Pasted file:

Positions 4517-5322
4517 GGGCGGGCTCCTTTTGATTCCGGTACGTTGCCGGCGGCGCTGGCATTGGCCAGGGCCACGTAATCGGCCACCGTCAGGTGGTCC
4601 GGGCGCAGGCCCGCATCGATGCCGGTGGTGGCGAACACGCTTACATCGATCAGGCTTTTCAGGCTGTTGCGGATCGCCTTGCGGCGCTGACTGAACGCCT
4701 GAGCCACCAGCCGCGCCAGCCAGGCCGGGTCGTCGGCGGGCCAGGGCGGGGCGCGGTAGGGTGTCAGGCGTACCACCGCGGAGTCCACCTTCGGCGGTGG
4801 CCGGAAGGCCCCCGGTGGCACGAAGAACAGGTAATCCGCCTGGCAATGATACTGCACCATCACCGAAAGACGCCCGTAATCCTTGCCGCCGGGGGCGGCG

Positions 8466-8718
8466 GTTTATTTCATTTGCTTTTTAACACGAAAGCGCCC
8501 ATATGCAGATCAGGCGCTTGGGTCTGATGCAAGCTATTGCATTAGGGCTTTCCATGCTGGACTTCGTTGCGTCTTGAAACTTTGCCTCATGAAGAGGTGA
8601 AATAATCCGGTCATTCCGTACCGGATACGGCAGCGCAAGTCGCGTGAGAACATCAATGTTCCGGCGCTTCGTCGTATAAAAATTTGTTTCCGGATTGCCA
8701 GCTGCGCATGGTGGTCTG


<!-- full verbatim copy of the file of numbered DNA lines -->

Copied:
Positions 4517-5322
4517 GGGCGGGCTCCTTTTGATTCCGGTACGTTGCCGGCGGCGCTGGCATTGGCCAGGGCCACGTAATCGGCCACCGTCAGGTGGTCC
4601 GGGCGCAGGCCCGCATCGATGCCGGTGGTGGCGAACACGCTTACATCGATCAGGCTTTTCAGGCTGTTGCGGATCGCCTTGCGGCGCTGACTGAACGCCT
4701 GAGCCACCAGCCGCGCCAGCCAGGCCGGGTCGTCGGCGGGCCAGGGCGGGGCGCGGTAGGGTGTCAGGCGTACCACCGCGGAGTCCACCTTCGGCGGTGG
4801 CCGGAAGGCCCCCGGTGGCACGAAGAACAGGTAATCCGCCTGGCAATGATACTGCACCATCACCGAAAGACGCCCGTAATCCTTGCCGCCGGGGGCGGCG

Positions 8466-8718
8466 GTTTATTTCATTTGCTTTTTAACACGAAAGCGCCC
8501 ATATGCAGATCAGGCGCTTGGGTCTGATGCAAGCTATTGCATTAGGGCTTTCCATGCTGGACTTCGTTGCGTCTTGAAACTTTGCCTCATGAAGAGGTGA
8601 AATAATCCGGTCATTCCGTACCGGATACGGCAGCGCAAGTCGCGTGAGAACATCAATGTTCCGGCGCTTCGTCGTATAAAAATTTGTTTCCGGATTGCCA
8701 GCTGCGCATGGTGGTCTG